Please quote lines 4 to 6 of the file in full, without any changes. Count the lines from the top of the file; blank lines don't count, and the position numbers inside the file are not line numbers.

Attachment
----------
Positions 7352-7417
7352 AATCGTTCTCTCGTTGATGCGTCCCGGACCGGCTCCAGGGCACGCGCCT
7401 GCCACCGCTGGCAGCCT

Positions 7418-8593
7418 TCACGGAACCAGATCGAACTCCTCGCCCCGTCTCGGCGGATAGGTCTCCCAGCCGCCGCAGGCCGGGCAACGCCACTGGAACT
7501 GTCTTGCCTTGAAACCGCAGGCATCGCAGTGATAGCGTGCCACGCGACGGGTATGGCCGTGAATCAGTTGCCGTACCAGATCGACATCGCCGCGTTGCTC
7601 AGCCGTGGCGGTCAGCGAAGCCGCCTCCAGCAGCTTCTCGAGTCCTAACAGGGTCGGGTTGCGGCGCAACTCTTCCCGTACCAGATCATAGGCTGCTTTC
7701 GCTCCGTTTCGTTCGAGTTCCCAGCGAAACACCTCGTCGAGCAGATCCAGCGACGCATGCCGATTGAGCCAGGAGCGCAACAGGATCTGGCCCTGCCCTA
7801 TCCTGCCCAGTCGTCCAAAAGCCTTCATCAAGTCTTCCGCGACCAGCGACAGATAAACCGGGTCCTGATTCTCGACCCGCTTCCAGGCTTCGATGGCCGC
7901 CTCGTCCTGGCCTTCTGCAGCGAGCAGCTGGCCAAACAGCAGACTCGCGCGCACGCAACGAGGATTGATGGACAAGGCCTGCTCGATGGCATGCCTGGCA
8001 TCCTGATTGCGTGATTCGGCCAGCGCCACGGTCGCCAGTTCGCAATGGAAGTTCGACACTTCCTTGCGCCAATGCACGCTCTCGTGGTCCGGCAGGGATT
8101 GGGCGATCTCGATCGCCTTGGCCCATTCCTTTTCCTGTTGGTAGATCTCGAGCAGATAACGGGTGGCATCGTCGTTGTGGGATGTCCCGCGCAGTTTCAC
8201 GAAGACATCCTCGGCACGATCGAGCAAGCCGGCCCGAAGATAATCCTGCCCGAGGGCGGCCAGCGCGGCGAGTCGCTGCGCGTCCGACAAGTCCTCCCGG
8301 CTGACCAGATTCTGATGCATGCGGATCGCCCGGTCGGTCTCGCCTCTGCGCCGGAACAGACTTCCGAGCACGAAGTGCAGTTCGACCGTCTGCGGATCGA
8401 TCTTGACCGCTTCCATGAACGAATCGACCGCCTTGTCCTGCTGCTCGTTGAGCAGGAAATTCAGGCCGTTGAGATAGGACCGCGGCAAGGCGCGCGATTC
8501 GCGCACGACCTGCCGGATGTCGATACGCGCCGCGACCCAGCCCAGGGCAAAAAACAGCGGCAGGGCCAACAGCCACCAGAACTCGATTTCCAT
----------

Positions 7418-8593
7418 TCACGGAACCAGATCGAACTCCTCGCCCCGTCTCGGCGGATAGGTCTCCCAGCCGCCGCAGGCCGGGCAACGCCACTGGAACT
7501 GTCTTGCCTTGAAACCGCAGGCATCGCAGTGATAGCGTGCCACGCGACGGGTATGGCCGTGAATCAGTTGCCGTACCAGATCGACATCGCCGCGTTGCTC